The Ussher chronology, incidentally, was consigned to the dustbin of history around the middle of the 19th century because it did not fit in with the archaeological indications of human existence much before that time. While biblical chronology still has some diehard adherents, it would be an embarrassment for any archaeologist worth her salt to be engaging seriously with it. To put it another way, it is part of the prehistory of modern archaeology. The creation of modern archaeology, in fact, is based on the assumption that artefacts and monuments have a history that goes beyond textual sources, and very frequently, they do not illustrate the lives and deeds of people and events mentioned in religious literature like the Bible. Evidently, the organizers of the Vedic exhibition do not have any such reservations. Their motivation is very much in a mould that the 17th century Ussher would have completely approved of. It is another matter that no scholars in their right minds will go anywhere near their travesty of Indian civilisation.

More seriously, the organisers have not considered the implications of astronomical calculations on the basis of which precise dates for epic heroes and events have been offered by them. Dates do not exist in isolation. They have to be seen in relation to each other, offering a connected and continuous chronology. So for instance, what does all this mean for the date of the Buddha or that of the Maurya dynasty? The implications of the textual chronology would result, for instance, in placing Ashoka hundreds of years before the 3rd century BCE. This doesn’t make any sense in the light of the contemporary rulers in Asia and beyond that are mentioned in Ashoka’s inscriptions. That is why a scholar as recently as 2014 wrote that ‘It would be irrational to ascribe specific chronologies to the various dynasties that one encounters as early as the Rigveda and the later Vedic literature and as late as the epics and the Puranas’. Significantly, this is not the opinion of a left-wing historian but the widely respected archaeologist Dilip Chakrabarti – who wrote this in a series that is supported by the Vivekananda International Foundation.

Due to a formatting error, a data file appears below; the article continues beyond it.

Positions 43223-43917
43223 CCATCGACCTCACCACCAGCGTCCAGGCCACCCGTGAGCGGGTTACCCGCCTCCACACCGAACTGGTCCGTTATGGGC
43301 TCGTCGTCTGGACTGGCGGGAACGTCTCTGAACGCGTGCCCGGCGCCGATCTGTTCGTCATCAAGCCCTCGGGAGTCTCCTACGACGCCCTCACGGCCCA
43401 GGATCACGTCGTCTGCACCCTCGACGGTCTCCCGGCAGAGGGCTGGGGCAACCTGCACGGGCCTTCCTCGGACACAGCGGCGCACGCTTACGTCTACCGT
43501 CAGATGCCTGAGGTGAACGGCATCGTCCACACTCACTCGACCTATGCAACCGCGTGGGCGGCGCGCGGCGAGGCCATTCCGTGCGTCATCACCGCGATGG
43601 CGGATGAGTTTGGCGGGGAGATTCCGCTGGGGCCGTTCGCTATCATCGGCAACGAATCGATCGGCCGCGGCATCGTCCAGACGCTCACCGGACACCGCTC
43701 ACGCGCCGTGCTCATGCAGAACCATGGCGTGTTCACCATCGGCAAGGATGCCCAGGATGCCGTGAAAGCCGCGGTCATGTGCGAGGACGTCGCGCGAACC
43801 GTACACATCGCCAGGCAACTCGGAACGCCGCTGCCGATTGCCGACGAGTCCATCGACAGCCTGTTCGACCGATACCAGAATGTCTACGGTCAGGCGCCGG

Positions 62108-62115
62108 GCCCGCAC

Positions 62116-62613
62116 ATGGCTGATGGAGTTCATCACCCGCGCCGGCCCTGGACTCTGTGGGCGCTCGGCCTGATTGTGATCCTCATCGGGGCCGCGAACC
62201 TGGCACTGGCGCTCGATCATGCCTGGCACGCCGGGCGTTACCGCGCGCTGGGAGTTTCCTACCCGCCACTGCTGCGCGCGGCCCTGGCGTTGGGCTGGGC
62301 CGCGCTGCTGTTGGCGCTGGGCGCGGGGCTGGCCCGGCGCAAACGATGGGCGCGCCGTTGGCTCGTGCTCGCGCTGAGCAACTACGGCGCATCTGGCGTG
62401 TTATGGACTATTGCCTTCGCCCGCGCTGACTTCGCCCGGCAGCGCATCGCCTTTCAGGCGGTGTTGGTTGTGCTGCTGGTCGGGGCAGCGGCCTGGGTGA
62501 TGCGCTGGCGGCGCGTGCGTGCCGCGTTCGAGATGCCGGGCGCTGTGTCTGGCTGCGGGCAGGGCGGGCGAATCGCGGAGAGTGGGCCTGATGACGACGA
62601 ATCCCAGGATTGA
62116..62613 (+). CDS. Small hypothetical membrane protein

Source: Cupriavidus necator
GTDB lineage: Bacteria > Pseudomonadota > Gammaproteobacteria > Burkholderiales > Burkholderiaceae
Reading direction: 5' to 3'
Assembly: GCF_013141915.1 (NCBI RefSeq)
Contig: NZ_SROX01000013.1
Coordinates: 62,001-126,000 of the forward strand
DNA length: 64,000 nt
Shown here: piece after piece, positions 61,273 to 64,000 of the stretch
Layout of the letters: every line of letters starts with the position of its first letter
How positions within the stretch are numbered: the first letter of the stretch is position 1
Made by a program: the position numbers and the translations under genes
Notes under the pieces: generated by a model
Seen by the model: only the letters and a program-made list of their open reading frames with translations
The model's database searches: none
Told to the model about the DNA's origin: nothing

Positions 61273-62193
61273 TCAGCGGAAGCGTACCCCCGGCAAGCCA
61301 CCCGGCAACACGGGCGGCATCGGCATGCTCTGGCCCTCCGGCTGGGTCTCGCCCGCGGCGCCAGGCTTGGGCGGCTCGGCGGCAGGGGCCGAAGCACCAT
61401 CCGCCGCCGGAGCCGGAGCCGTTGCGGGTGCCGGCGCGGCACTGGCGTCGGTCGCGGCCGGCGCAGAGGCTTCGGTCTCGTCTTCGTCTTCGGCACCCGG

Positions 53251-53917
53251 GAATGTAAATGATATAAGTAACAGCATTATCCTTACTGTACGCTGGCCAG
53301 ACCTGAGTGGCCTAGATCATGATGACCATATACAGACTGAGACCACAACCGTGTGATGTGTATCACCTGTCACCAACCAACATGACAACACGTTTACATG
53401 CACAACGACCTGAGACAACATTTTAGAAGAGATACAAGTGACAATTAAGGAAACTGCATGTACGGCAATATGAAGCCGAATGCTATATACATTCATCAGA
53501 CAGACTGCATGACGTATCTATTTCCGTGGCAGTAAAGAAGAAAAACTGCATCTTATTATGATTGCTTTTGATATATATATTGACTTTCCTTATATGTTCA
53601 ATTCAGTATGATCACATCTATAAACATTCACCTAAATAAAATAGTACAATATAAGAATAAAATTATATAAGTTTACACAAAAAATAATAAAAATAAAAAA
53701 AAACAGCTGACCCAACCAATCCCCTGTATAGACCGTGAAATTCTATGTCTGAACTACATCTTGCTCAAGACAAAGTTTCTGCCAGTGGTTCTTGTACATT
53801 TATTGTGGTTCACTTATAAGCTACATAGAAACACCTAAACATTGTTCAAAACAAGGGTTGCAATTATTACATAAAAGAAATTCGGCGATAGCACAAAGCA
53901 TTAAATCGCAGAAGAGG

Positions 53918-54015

Immaculate conception

The other motivation that stands out is a determination to squeeze archaeological cultures of diverse lineage and region into an all encompassing womb, that of the ‘Vedic civilisation’. Interestingly, this only includes societies whose subsistence pattern is strongly agricultural. That there are early agricultural societies in north and northwest India and Pakistan is well accepted but, unlike what the ‘unique exhibition’ states, we are looking at different cultures here. Mehrgarh in Balochistan with an 8th millennium BCE antiquity of wheat and barley cultivation is qualitatively different from what can be seen at Lahuradeva in the Gangetic plains in the 7th millennium BCE. Within the Gangetic plains itself, there were distinctive yet interacting lifeways. Around the time when Lahuradeva flourished, there were scores of hunter gatherer societies around meander lakes and streams in the central Ganga plains. Such hunter gatherers, though, don’t figure in this Vedic story at all.